Sinn Féin MP Chris Hazzard claims `plenty of people' from across the community have visited him in building named after two IRA men

Sinn Féin's Chris Hazzard said `plenty of people' from across the community have visited his South Down constituency office in a building named after two IRA men. Picture by Hugh Russell

SINN Féin MP Chris Hazzard said "plenty of people" from across the community have visited his South Down constituency office in a building named after two IRA men.

The politician has come under criticism for moving his office to the McNulty-Magorrian, with the son of an IRA victim accusing the centre of "glorifying" paramilitaries.

The building in Castlewellan is named after Peter McNulty and Paul Magorrian.

McNulty (47) was killed in January 1972 when a bomb he was placing outside the town's RUC station exploded prematurely, while Magorrian (21) was shot dead by the British army in disputed circumstances in the St Malachy's estate in Castlewellan in August 1974.

Mr Hazzard said on BBC Radio Ulster's `Talkback' it was "absolutely fitting" to open his office there, adding it had been named after the men before he was born.

He rejected an accusation by DUP assembly member Jim Wells that it was a "sickening insult", branding the unionist politician a "hypocrite".

"They were killed in their area and their families are held in the highest regard," he said.

"I would also point out that less than 50 metres from this office there is a British war memorial to remember all those that gave their lives in a British uniform, some of whom in that uniform killed Paul Magorrian who was killed beside my office by a British soldier.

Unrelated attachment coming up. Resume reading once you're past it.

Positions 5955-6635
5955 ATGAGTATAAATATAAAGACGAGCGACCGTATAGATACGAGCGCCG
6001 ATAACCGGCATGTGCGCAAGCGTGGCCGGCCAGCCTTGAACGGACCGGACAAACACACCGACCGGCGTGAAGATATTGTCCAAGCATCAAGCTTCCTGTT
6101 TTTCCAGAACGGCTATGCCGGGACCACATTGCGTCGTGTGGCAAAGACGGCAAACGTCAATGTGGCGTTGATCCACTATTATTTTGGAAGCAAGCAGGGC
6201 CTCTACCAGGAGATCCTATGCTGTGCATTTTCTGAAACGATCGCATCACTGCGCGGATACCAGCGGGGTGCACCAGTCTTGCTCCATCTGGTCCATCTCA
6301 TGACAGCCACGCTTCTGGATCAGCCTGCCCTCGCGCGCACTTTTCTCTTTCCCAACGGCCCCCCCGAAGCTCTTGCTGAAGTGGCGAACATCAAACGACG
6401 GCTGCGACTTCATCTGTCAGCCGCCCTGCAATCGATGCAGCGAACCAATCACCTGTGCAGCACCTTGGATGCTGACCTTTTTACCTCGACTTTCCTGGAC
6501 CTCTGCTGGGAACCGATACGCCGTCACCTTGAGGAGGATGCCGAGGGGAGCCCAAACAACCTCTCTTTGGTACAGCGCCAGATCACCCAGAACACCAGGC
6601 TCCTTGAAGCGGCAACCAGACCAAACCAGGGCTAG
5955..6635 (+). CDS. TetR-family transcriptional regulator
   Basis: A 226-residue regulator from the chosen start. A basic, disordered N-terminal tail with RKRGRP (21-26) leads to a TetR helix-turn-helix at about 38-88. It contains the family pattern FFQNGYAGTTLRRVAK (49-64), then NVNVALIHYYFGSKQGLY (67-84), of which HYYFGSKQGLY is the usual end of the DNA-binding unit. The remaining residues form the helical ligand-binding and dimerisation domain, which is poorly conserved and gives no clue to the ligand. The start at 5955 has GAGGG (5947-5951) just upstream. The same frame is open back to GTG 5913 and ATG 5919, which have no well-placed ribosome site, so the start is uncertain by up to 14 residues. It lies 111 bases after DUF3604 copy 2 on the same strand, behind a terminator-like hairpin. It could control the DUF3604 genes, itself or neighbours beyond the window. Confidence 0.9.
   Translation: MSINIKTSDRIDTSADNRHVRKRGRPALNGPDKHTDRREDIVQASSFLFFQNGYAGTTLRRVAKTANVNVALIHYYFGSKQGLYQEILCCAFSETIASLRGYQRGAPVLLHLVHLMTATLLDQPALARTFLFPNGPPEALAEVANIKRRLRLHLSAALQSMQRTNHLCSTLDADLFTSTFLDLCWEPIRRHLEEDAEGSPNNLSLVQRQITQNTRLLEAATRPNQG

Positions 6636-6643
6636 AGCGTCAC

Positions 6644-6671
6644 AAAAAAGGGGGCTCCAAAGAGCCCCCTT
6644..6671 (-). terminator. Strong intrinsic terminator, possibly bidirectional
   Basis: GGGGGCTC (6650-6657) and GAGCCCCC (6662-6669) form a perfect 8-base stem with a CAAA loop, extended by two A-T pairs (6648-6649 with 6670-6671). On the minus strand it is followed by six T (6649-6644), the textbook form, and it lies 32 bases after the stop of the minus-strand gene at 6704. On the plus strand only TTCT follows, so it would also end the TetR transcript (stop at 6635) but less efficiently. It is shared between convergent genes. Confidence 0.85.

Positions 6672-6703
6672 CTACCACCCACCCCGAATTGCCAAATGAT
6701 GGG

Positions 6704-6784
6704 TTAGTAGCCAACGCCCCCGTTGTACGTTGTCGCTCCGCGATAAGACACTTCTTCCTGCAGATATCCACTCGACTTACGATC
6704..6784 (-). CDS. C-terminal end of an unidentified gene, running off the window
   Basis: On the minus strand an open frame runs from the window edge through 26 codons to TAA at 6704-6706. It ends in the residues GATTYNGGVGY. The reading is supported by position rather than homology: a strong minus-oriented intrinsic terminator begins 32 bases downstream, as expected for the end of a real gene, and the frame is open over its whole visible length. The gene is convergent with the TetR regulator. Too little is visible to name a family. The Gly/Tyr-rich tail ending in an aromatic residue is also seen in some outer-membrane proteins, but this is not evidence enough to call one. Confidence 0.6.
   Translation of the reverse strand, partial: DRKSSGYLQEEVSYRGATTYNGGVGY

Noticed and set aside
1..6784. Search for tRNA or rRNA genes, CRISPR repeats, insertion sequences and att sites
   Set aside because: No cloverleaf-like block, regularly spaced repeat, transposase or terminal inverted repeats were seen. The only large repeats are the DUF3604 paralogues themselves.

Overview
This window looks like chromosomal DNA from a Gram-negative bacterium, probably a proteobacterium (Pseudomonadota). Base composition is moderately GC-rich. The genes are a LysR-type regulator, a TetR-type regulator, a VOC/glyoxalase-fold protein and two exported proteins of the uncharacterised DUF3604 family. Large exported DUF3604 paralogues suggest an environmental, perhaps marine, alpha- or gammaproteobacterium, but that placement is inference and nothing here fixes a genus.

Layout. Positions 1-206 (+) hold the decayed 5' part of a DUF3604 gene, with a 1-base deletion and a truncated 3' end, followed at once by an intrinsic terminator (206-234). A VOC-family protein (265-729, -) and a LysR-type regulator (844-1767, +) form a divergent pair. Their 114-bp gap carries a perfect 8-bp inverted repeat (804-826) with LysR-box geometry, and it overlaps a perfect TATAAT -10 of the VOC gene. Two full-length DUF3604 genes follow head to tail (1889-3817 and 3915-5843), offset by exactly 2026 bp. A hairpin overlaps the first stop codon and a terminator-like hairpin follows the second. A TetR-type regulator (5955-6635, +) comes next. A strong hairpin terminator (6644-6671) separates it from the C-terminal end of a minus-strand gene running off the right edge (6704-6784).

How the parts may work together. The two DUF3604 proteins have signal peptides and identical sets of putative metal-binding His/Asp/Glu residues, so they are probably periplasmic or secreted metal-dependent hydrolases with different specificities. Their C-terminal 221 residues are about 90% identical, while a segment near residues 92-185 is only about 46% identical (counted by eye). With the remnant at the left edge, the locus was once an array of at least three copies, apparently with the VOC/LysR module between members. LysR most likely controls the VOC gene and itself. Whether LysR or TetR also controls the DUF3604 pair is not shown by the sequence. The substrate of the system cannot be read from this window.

"We have a place in Castlewellan where the British army are remembered and our Irish republican dead are remembered."

Mr Hazzard said his move would not put people off using his constituency service.

"I have no doubt in the society we live in there would be people who would have trouble engaging with me simply because I am a Sinn Fein representative. Likewise there will be people who find it difficult to deal with a DUP representative. That is the type of society we come from."

The row comes after DUP South Belfast MP Emma Little-Pengelly was criticised for hosting a constituency advice service in a band hall linked to UDA men Joe Bratty and Raymond Elder.

Ballynafeigh Band Hall has been a "focal point" for an annual march commemorating them.

Yesterday she wrote on social media: "Apprentice Boys Halls or Band Halls are simply not comparable to references to terrorism. The comparison is deeply offensive to many within Unionism.

"It must be noted - I have a full time advice centre, offer house calls, range of local venues etc. Always options for constituent."

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